A friend of mine, an Oscar-winning songwriter named Robb Royer, once said that writing isn’t actually like architecture, in which you construct something; it’s more like archaeology, in which you uncover something that was already there.  The trick is to have the patience to uncover it without forcing it into a new shape, or, even worse, breaking it.

By the time I’ve done this retroactive outline, I usually have an idea of where the book is going.  Bits and pieces of it come to me as I do whatever I’m doing, and I write them all down in a file called WHERE WE’RE GOING.  Most of that material finds its way into the book, although there’s always also a major surprise or two at the last minute.

So that’s my process, and I’m stuck with it.

Playing it Forward

When Michael slogged this off on me, it was on the condition that I rope more writers into sharing their own process and then passing it on to yet more writers.  Here are the two writers who came out to play.  The pieces will appear on their sites on Monday, June 2.

IMG_0308 (1)

Catriona McPherson is the Agatha, Bruce Alexander, and Macavity winning author of eight preposterous 1920s mysteries, set in her native Scotland and featuring the gently-born but rather kick-ass Dandy Gilver. The latest – DANDY GILVER AND A BOTHERSOME NUMBER OF CORPSES (Minotaur) – won a second Bruce Alexander award for best historical novel at Left Coast Crime. Her first contemporary stand-alone – AS SHE LEFT IT (Midnight Ink) – was a Kirkus top 20 pick for 2013, was shortlisted for the Calamari at Left Coast, and is currently on the shortlist for the Anthonys and a Foreword Reviews BOTYA. The second – THE DAY SHE DIED – came out in May, and Kirkus called it “a tour de force, a creepy psychological thriller that will leave you breathless.”  Catriona is the current vice-president of Sisters in Crime and lives in northern California with two black cats and a scientist. She is also great, great company. You can find her online at 


L.A. native Jeri Westerson combined the medieval with the hard-boiled and came up with her own brand of medieval mystery she calls Medieval Noir. Her brooding protagonist, Crispin Guest, is a disgraced knight turned detective on the mean streets of fourteenth century London. Her latest, Shadow of the Alchemist, was named the Best of 2013 by Suspense Magazine, and the newest, Cup of Blood, will be released in July. Jeri’s Crispin Guest books have been nominated for a variety of industry awards, from the Agatha to the Shamus. She is president of the Southern California chapter of Mystery Writers of America and former VP for Sisters in Crime Los Angeles. Jeri speaks all over the Southland about medieval history, including as a guest lecturer at the Bowers Museum in Santa Ana and Mt. San Antonio College in Walnut, CA. See more at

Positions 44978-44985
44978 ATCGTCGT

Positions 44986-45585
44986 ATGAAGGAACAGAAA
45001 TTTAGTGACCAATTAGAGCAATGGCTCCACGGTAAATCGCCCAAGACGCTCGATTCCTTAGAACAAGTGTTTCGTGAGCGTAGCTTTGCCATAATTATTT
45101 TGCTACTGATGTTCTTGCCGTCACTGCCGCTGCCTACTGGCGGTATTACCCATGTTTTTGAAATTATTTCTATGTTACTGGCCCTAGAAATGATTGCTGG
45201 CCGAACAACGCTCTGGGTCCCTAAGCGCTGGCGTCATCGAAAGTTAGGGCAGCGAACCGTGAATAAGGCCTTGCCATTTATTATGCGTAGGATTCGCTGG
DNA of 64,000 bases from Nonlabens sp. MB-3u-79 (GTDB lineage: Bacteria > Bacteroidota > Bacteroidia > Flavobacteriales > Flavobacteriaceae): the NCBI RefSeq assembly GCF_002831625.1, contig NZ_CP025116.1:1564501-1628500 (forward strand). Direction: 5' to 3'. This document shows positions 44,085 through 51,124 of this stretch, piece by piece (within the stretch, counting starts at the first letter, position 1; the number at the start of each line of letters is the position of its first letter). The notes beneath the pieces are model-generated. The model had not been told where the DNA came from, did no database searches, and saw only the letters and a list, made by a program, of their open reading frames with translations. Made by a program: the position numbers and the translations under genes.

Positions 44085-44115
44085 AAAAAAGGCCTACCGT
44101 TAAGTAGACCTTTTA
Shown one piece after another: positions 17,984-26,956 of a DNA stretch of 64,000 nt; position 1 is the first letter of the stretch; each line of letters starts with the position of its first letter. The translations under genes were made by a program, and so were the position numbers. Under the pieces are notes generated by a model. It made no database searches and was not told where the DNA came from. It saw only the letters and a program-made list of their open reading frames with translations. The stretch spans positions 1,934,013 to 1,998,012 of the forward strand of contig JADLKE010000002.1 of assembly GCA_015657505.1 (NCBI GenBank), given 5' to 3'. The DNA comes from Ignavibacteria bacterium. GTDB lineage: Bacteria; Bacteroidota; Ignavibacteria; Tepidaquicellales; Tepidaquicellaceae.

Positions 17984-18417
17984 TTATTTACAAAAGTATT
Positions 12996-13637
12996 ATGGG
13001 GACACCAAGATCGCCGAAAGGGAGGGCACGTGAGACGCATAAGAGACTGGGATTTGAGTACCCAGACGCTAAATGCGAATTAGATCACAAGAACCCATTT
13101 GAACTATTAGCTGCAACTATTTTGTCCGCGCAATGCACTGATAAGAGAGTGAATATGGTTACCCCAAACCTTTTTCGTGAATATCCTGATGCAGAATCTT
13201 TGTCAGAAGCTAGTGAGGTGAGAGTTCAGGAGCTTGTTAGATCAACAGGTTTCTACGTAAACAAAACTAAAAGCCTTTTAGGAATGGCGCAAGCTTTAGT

That’s all, folks — but check these blogs out on Monday.  All these writers have something great to say.



posted by Timothy Hallinan @ 3:15 PM


May 18th, 2014

Grueddhism (noun) (derivation: Gruesome + Buddhism): tenuous form of Buddhism adopted by the wealthy of the West as a fashion accessory and status symbol. Usage: See the woman in the five-inch heels and the Buddha T-shirt? She’s a Grueddhist.

grueddhist 1

Snapshots from the practice of Grueddhism:

A heavily pregnant woman is pushing her shopping basket toward her car in a Whole Foods parking lot when a Prius (the automotive choice of those who treasure the earth and all who abide there) cruises noiselessly up behind her, and the woman driving it leans on her horn.  The pregnant woman leaps aside and the driver of the Prius slows as she passes to shout something. Her license plate frame reads Namaste, which means the spirit in me honors the spirit in you.  The Buddha didn’t have a license plate and, so far as we know, never yelled at a pregnant woman who was too slow getting out of his way.

grueddhist 2, SUV

A billonaire tycoon known internationally for his explosive temper and massive ego builds himself houses centered on the minimalist stillness of Zen rock gardens to give him, you know, perspective, and goes on “spiritual retreats” when he’s not skimming the oceans on one of the world’s biggest personal yachts, which he’ll soon be sailing to his own private Hawaiian Island, purchased to give him a peaceful environment.  When the Buddha needed peace, he closed his eyes.

grueddhist 4 zen garden

A Hollywood uber-agent, once the most powerful man in the entertainment industry, who accumulated a huge collection of Buddhist art and put up an office building largely to house it, told a screenwriter who had decided to seek representation elsewhere, “My soldiers will hunt you down and kill you.”  The Buddha never had a soldier.

Grueddhist 5, painting

Grueddhism is one of the fastest-growing belief systems/status symbols among a certain population, largely West Coast-based members of the one percent.  As a lifetime left-leaner I’m somewhat ashamed to say they’re mostly west side liberals who believe fervently in the achievement of justice and social equality through the redistribution of everyone’s wealth but theirs.

Okay, these folks already have nicer cars, bigger houses, hipper friends, better drugs, more accomplished plastic surgeons, and tonier ZIP codes than we do.  So why do they need Grueddhism?  It’s very simple: by demonstrating publicly that they have all these things but don’t really care about them, they’re practicing spiritual one-upmanship. Some of them trained for this by being among the first to renounce fur or to campaign for veganism among the poor.  But those bold stands of principle, personally satisfying as they might have been, weren’t visible.  Grueddhism announces itself: it says, I can afford this designer coat with the Buddha on it in (ahem) rainforest green, and you can’t.

grueddhist jacket

Would the Buddha have worn this?  No?